I’ve had the pleasure of working with Rob Lewis for years on the Kits website. Rob is great to work with as he let’s me try out different designs and doesn’t demand pixel perfection. During our last conversation, he suggested the site needed a refresh and needed to be more suited for mobile viewers. Responsive sites are more and more common and I’ve dabbled a bit, but diving into a new territory is always a bit scary.

Following the WordPress theme weekend, I was inspired to give Reverie a try. Other folks seem to like it and so I thought it would serve me well. Unfortunately after about 6 hours of tinkering, I just wasn’t getting the look and feel I was hoping for. I decided instead to give Emil Uzelac’s responsive theme a go. Once installed, I created my child theme and added my style changes to the stylesheet. I soon realized that changes to the templates themselves would be needed, but the theme files were so well laid out and commented, that child theming was a breeze. In fact, I can’t remember having so much fun building a theme. I hope that the viewers at Kitsilano.ca will enjoy the changes.

Intro to HTML & CSS with Ladies Learning Code

Have you ever wanted to learn HTML and CSS basics, but not sure what book to buy, what class to sign up to? One-day workshops are a great way to determine if indeed that $60 book or that one year programme is for you. Following a series of very successful workshops last year in Toronto, the Ladies Learning Code have announced two workshops right here in Vancouver. Sponsored by Simon Fraser University, the workshops will be offered Friday, August 24th & Saturday, August 25th from 10 am to 5 pm.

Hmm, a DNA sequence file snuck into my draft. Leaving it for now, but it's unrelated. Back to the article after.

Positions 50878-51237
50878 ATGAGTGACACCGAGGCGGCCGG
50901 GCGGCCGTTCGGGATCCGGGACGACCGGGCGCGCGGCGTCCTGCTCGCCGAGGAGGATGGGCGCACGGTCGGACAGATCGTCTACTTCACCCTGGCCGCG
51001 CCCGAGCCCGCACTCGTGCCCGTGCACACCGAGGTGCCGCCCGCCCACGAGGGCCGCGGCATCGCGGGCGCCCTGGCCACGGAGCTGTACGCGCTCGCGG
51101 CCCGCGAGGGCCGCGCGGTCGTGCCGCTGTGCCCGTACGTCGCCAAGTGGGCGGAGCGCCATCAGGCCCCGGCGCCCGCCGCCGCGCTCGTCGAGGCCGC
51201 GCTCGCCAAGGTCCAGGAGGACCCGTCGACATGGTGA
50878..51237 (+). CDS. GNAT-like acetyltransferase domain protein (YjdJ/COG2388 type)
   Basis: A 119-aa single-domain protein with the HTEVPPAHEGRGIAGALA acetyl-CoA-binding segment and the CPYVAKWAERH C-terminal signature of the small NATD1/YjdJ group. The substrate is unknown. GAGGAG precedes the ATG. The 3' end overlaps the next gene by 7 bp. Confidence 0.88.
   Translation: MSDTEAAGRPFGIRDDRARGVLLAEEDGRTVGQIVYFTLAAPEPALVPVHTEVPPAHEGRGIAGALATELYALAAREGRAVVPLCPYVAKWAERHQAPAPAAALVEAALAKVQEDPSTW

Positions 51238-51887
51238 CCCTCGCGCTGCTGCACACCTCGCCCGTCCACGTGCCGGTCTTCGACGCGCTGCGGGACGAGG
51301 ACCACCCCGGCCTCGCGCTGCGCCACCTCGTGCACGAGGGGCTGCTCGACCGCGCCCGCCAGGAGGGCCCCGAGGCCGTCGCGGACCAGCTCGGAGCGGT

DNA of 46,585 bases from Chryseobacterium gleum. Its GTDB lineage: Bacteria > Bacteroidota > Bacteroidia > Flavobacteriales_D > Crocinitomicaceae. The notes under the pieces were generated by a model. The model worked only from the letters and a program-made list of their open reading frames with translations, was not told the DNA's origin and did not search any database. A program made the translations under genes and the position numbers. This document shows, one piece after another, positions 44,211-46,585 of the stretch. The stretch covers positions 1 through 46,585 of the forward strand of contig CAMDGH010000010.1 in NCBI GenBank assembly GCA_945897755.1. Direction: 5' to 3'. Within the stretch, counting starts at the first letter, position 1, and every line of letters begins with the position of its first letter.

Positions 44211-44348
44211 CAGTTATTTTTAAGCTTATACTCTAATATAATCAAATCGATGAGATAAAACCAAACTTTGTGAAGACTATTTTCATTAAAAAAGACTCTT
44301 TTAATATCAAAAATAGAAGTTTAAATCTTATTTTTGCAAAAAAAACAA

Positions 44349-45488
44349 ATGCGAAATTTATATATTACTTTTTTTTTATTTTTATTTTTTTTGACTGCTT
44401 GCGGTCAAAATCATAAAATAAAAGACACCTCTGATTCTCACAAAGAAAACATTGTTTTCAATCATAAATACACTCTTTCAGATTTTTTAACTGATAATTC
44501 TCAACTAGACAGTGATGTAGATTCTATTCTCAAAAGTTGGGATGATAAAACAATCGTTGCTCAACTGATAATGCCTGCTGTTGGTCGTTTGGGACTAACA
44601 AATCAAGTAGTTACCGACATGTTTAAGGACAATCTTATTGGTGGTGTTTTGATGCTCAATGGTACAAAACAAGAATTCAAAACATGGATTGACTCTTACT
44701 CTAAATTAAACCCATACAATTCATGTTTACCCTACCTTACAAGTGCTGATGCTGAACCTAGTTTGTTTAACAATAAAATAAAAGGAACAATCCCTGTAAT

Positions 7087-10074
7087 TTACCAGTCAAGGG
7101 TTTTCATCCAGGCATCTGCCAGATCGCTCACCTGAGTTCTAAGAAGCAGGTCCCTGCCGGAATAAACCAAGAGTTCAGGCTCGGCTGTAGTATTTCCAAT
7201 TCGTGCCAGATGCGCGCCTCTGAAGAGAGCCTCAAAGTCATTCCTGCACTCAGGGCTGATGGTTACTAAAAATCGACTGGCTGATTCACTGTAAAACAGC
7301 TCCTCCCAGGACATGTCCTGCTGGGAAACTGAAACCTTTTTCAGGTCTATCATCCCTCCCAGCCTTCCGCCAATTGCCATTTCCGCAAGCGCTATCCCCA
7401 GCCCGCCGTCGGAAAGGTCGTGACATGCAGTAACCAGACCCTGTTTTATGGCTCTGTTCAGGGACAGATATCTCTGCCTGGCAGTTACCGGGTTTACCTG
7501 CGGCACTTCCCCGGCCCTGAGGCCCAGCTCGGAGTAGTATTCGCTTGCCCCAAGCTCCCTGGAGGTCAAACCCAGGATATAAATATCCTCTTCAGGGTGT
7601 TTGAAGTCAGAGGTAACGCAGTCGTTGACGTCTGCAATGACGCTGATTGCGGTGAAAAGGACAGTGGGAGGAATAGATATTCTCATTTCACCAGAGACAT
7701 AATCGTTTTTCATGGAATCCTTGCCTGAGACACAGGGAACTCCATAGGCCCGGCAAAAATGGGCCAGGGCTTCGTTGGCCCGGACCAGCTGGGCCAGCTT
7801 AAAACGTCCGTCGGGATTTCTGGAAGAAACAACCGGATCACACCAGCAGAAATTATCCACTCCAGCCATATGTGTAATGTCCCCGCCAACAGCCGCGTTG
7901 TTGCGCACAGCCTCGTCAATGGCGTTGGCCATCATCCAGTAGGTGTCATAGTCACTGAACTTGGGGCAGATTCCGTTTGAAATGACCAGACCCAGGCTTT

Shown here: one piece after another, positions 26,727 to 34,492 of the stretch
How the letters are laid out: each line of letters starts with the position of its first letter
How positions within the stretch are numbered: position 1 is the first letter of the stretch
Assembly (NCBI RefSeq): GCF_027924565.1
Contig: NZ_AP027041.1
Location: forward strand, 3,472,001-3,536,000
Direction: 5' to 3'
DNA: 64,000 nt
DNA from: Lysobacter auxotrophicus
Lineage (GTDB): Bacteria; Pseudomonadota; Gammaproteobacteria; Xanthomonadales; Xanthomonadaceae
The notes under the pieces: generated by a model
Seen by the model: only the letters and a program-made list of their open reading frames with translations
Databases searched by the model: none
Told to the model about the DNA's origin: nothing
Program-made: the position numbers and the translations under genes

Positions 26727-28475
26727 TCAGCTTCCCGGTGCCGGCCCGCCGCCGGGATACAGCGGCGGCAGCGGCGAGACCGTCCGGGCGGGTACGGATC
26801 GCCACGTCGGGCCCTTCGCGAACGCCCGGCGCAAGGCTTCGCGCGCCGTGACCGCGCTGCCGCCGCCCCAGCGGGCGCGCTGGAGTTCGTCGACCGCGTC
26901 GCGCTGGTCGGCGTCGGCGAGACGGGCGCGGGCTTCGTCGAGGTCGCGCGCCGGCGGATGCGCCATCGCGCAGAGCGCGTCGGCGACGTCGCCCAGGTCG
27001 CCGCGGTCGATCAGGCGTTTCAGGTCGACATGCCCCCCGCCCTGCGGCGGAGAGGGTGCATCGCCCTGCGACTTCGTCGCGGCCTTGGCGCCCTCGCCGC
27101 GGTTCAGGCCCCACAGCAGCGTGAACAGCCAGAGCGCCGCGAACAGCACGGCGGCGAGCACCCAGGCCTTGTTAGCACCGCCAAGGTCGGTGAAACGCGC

If you’ve ever wanted to learn, now is your chance. I’m thinking these tickets will sell out fast. Check it out.

Stop Building Sites In Subfolders? I disagree.

Drew McLellan wrote an interesting article on March 9, 2011. Of course a year later, comments are closed (as they should be unless you want to get daily viagra offers) and I couldn’t add my thoughts, so I thought I would explain why I build sites in a subfolder on the live server.

Drew specifically talks about Perch. I’ve never worked with Perch or any CMS other than WordPress, so perhaps his article is spot on. But when developing WordPress sites, I favour developing in a subfolder on the client’s server.

If the client has an existing site, I create a new subfolder, set up a fresh installation of WordPress, including a database and start working there. I’m a big fan of the BackWPup plugin and set that up during development as well, that way there’s a backup of the theme and database if anything goes wrong.

When it’s time to go live, WordPress provides a simple step to give WordPress it’s own directory. No files but two need to be moved to the root directory and WordPress takes care of the urls. So there’s no danger or messing about with links and losing any page relationships.

By working on a temporary server, I’ve learned the hard way that no two servers are the same. Just last week, I proceeded to set up WordPress on a client’s hosting provider only to find out that they are running a lower version of PHP than required. I’m glad I found that out sooner rather than prior to launching. Now the client has time to look into new hosting.